In one way this is very old news. In another way it’s sadly up-to-date.
In the early days of radar surveillance, scientists learned that those mysterious blobs on the screen in spring and fall were flocks of night-migrating birds. In 1965, as part of his graduate study at Louisiana State University, Dr. Sidney A. Gauthreaux, Jr. studied spring migration using radar images at Lake Charles and New Orleans along with his own on-the-ground counts as birds flew past his light beam or the moon.
Twenty years later, the news said that songbirds had declined. Gauthreaux wondered if this was evident on radar so he collected data from the same two sites and compared the images from good-weather migration nights in 1965-1967 to those in 1987-1989. In only 20 years he could see that the number of migrating songbirds had declined by 50%. Half the number of warblers, tanagers, hummingbirds, shorebirds, flycatchers and thrushes made the trip.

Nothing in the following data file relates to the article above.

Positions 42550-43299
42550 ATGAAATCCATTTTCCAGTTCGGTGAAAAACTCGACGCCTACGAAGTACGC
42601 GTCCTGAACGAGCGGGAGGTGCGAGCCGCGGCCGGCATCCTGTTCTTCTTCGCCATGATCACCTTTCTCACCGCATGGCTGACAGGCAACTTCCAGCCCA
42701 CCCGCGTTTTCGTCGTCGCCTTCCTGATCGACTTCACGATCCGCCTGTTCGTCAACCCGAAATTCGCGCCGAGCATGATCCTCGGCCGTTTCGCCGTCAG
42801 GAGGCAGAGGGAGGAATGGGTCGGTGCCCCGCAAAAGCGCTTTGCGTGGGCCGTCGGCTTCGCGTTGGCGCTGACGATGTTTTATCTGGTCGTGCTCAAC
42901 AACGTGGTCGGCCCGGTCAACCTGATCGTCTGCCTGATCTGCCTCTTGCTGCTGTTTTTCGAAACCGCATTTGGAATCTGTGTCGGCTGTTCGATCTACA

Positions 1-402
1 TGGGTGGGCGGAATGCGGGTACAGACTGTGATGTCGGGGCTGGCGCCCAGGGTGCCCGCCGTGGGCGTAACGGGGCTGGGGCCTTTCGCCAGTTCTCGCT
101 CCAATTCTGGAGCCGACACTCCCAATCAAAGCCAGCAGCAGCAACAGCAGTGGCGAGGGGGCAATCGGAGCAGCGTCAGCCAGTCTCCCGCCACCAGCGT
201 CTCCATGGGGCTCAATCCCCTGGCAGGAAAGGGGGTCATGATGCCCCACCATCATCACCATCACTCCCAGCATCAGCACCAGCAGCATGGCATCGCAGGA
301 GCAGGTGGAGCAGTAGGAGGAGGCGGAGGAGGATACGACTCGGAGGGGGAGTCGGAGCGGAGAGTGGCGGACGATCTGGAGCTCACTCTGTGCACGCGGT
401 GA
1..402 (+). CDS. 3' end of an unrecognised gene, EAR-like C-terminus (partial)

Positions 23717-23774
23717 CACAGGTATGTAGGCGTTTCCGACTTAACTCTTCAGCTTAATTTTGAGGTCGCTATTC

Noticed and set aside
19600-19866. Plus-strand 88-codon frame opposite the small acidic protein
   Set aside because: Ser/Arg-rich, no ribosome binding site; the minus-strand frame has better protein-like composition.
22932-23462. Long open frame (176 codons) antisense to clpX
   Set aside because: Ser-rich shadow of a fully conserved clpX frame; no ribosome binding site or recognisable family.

That was 24 years ago. It has only gotten worse. I don’t know of a recent radar comparison (was there one comparing the 1980’s to 2000’s?) but our ground-based counts show that birds such as the king rail, cerulean warbler and olive-sided flycatcher are in dangerous decline now. Just last month the eastern red knot was proposed for Endangered Species protection by US Fish and Wildlife.
Meanwhile, it seems ironic that so many people are becoming interested in birds while birds are becoming scarce, but it’s a good thing too. The more of us that care about birds, the more likely we’ll learn what they need and work to insure their future.
(screenshot of NOAA weather radar, 9 Oct 2013, 6:38am EDT. Click on the image to see the current radar page. Today’s Tenth Page is inspired by page 278 of Ornithology by Frank B. Gill.)
p.s. This NOAA image shows the radar stations that were part of Dr. Gauthreaux’s study. On Wednesday morning the weather concentrated migrants east of the Mississippi as they approached the Gulf Coast.